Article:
The New Rochelle City Council approved Tuesday the authorization to issue bonds up to $25 million to build a new public works facility on Beechwood Avenue.
Council members first OK'd an amendment to change the amount of bonds from $19.6 million to $25 million. That vote passed 4-3, with Councilmen Lou Trangucci, R-District 1, Albert Tarantino, R-District 2, and Jared Rice, D-District 3, voting no.
Mayor Noam Bramson, who was one of five votes for the authorization for issuing bonds, acknowledged this was a difficult choice for the city to make.
"There is never a good time to spend any amount of money," he said, adding that by proceeding now the city can address urgent needs and take advantage of low interest rates.
"The test is whether we are willing to make those hard choices," Bramson said.
By raising the amount of money to be bonded, the council decided the best decision would be to consolidate operations now taking place at city-owned property at 40 Pelham Rd.—traffic, sewer and drains and some parks and recreation operations—and move them to the new Beechwood Avenue location.
Design consultants would be instructed to incorporate the new operations at the Beechwood facility, said City Manager Charles Strome III.
The choices the city had was to approve financing to move the yard to city-owned property on Beechwood Avenue, renovate and modernize the current location or put off any action which would cancel proposed plans for the development of Echo Bay.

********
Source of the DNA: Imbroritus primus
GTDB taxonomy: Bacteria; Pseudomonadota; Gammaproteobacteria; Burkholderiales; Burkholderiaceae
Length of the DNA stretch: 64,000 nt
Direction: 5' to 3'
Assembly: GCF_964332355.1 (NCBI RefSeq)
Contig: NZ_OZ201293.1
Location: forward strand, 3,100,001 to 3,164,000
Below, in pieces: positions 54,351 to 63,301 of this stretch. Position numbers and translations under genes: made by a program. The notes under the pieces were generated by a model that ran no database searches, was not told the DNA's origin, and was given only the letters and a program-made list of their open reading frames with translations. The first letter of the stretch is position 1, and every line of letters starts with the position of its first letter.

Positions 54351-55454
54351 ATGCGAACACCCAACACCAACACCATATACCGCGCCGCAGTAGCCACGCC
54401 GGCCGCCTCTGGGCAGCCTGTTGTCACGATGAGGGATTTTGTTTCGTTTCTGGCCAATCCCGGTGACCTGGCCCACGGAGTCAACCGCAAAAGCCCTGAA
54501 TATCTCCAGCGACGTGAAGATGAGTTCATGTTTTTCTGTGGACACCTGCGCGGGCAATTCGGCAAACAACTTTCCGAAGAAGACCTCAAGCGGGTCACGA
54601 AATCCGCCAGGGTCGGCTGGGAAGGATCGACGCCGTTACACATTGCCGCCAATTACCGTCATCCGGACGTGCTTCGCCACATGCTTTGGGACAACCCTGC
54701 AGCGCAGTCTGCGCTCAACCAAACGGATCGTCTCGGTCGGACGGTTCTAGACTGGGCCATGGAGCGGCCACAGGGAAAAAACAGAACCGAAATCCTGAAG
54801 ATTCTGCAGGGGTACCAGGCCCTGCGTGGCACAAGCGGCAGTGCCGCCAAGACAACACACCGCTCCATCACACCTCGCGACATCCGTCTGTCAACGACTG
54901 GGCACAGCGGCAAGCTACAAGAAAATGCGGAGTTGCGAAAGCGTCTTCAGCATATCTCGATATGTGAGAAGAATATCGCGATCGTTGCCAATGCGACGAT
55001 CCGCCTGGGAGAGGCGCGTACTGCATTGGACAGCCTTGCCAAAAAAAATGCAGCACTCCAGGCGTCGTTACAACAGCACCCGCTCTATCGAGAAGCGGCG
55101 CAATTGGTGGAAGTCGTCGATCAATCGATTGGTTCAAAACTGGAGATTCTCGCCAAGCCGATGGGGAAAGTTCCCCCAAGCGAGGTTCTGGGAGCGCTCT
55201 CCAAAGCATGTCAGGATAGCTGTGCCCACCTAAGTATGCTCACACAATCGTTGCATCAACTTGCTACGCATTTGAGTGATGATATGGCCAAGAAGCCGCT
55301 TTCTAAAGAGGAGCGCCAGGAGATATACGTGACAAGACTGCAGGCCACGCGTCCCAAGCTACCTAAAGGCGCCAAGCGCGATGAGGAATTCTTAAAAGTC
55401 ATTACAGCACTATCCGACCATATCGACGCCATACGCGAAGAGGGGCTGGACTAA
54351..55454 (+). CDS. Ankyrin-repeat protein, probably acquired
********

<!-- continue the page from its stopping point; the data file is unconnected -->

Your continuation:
Councilman Barry Fertel, D-District 5, said he heard the same arguments seven years ago when he first became a council member.
"At the time the economy was better, but the same concerns were there," he said.
"This is something we have to do," Fertel said. "When you build a school, there is no profit for the city. … But there's a benefit for the public.
"I personally think this is essential," he said.
Tarantino said he agreed a new city yard was needed, but was concerned about the latest iteration—from $13 million to $19.6 million to $25 million.
"It's too open ended," he said. "There are too many holes."
New Rochelle resident Martin Sanchez, in a statement received by New Rochelle Patch, said the council and the mayor failed their constituents in the West End of the city, saying the process has not been inclusive, diverse or equitable.
"It has not ensured that our community is treated with respect, dignity and free from discrimination," Sanchez wrote. "There has been no communication or public discussion with those residents in the West End who will certainly be impacted by the nefarious environmental impact that a Public Yard would have, with all its sanitation and public work trucks rumbling down our narrow West End streets."
Strome said the community could be impacted more severely than the public works yard, if it did not move there.
"You could have a much more intrusive operation" than a city yard at that location, according to what was allowed by the zoning, he said.
Bramson insisted that the best choice for the city was building a new facility on Beechwood Avenue.
"The idea that by setting this aside, delaying it, putting it at a different location or modernizing it on East Main Street," he said, "that any of those would be better for the taxpayers is a complete fantasy.
"The fact is, moving forward is the most respectful thing to the taxpayers," Bramson said. "It gives them more value."